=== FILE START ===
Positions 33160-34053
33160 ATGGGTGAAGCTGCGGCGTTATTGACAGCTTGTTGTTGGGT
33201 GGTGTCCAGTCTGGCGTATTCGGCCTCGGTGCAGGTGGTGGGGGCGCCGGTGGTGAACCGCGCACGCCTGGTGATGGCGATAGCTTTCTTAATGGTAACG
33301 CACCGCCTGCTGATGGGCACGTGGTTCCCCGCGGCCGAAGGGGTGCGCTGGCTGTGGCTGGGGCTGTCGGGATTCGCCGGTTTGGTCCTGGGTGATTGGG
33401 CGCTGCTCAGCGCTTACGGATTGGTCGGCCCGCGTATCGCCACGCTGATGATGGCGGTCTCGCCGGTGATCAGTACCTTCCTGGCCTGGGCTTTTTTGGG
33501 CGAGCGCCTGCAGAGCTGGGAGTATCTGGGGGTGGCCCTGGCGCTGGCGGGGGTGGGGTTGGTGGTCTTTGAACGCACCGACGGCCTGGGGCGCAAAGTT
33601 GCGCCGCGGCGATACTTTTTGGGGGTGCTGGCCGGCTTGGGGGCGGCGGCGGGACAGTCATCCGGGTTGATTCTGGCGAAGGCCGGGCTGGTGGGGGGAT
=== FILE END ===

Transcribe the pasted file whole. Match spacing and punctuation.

Positions 33160-34053
33160 ATGGGTGAAGCTGCGGCGTTATTGACAGCTTGTTGTTGGGT
33201 GGTGTCCAGTCTGGCGTATTCGGCCTCGGTGCAGGTGGTGGGGGCGCCGGTGGTGAACCGCGCACGCCTGGTGATGGCGATAGCTTTCTTAATGGTAACG
33301 CACCGCCTGCTGATGGGCACGTGGTTCCCCGCGGCCGAAGGGGTGCGCTGGCTGTGGCTGGGGCTGTCGGGATTCGCCGGTTTGGTCCTGGGTGATTGGG
33401 CGCTGCTCAGCGCTTACGGATTGGTCGGCCCGCGTATCGCCACGCTGATGATGGCGGTCTCGCCGGTGATCAGTACCTTCCTGGCCTGGGCTTTTTTGGG
33501 CGAGCGCCTGCAGAGCTGGGAGTATCTGGGGGTGGCCCTGGCGCTGGCGGGGGTGGGGTTGGTGGTCTTTGAACGCACCGACGGCCTGGGGCGCAAAGTT
33601 GCGCCGCGGCGATACTTTTTGGGGGTGCTGGCCGGCTTGGGGGCGGCGGCGGGACAGTCATCCGGGTTGATTCTGGCGAAGGCCGGGCTGGTGGGGGGAT